In this work, a novel approach involving supercritical carbon dioxide (scCO(2)) induced phase inversion technique was developed to produce chitosan devices using moderate temperatures and three very environmentally acceptable solvents (water, ethanol and CO2). The morphology and three-dimensional (3D) structure were controlled by altering the co-solvent (ethanol) composition in the carbon dioxide non-solvent stream during the demixing induced process. Microarchitectural analysis by scanning electron microscopy identified the production of particulate agglomerates when 10% of ethanol in the scCO(2) stream was used and the ability to make porous membranes with different morphologies and mechanical properties depending on the programmed gradient mode and the entrainer percentage (2.5-5%) added to the scCO2 stream. These structures were characterized in terms of pure water flux, porosity, mechanical properties and biodegradability. These chitosan matrices exhibited low solubility at neutral pH conditions, with no further modifications. We also demonstrated that the current method allows for a single-step preparation of an implantable antibiotic release system by co-dissolving gentamicin with chitosan and the solvent. Finally, the cytotoxicity, as well as the ability of these structures to support the adhesion and proliferation of human mesenchymal stem cells (MSC) in vitro were also addressed. The studies described may provide a starting point for the "green" design and production of chitosan-based materials with potential applications in tissue engineering and regenerative medicine, as well as drug delivery. (C) 2008 Elsevier B.V. All rights reserved.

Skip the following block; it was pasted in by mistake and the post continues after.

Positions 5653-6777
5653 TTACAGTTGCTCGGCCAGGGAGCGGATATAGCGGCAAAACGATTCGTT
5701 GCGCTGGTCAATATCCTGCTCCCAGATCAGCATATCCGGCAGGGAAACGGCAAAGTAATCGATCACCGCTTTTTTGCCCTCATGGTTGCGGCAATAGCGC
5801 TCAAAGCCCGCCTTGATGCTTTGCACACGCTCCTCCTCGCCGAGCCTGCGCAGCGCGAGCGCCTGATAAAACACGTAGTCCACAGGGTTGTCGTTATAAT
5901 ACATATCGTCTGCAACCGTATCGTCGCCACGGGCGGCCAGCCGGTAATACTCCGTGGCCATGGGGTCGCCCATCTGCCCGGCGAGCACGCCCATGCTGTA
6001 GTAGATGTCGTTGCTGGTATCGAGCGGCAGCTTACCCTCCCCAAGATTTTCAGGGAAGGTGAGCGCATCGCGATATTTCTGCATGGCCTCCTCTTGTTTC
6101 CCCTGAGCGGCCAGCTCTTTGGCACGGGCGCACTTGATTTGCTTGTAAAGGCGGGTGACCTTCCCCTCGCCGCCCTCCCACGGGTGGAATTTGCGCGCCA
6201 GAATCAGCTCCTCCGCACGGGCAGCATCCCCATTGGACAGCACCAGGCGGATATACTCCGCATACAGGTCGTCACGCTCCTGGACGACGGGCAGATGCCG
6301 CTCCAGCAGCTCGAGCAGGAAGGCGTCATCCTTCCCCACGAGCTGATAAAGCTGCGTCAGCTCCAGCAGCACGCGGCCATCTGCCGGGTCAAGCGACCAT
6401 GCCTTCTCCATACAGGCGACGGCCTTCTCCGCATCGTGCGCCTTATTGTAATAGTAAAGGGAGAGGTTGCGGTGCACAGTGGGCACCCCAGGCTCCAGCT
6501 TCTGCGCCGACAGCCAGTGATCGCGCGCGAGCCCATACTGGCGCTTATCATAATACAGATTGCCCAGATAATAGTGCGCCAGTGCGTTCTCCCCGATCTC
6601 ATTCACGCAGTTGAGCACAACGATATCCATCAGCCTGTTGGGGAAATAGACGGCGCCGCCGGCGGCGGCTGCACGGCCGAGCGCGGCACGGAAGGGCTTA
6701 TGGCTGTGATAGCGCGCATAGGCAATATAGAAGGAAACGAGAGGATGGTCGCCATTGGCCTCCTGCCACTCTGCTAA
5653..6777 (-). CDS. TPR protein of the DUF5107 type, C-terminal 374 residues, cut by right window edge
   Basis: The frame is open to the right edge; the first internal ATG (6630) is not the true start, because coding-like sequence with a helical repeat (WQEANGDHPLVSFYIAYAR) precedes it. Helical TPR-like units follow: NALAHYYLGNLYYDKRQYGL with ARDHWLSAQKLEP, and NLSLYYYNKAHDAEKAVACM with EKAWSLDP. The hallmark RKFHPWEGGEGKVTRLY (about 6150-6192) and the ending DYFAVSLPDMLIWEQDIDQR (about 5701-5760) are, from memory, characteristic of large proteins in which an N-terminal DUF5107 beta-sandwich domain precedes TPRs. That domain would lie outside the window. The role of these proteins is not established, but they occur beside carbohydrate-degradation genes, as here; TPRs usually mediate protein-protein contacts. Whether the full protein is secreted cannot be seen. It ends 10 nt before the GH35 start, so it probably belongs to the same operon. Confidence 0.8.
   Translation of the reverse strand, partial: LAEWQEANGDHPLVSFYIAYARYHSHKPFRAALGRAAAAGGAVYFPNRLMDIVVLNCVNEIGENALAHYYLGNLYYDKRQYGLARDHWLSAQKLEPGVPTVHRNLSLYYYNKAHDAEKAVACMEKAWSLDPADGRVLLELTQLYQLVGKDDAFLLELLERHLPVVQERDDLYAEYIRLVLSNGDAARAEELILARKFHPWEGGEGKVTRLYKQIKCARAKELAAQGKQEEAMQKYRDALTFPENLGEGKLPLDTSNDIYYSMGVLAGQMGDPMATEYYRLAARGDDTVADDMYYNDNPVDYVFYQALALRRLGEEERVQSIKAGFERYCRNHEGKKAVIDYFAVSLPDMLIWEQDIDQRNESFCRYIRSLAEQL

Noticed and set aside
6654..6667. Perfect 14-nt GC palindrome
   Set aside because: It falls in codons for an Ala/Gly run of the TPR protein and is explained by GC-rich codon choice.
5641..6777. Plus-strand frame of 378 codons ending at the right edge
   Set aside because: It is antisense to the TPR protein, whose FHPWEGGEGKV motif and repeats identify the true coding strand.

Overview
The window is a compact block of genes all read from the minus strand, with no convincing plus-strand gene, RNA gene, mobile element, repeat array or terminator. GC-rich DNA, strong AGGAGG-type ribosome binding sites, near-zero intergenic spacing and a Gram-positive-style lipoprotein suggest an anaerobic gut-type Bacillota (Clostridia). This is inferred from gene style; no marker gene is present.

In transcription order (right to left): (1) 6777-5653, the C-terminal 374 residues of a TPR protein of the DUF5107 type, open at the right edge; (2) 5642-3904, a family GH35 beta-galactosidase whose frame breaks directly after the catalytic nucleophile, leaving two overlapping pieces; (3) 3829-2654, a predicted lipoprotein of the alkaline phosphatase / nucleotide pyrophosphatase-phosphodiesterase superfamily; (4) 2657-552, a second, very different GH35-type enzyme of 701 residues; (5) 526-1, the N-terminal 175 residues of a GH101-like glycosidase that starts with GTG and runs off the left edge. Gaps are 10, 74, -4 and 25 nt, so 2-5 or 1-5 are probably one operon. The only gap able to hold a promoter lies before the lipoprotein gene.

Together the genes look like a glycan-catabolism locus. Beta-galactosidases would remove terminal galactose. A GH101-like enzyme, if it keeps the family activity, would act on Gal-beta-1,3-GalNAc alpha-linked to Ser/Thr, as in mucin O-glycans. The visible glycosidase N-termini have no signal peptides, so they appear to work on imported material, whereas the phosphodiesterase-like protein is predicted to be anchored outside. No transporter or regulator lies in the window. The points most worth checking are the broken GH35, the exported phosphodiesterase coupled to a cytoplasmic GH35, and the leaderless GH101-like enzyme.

|Journal||Journal of Supercritical Fluids|
|Publication status||Published - 1 Jan 2009|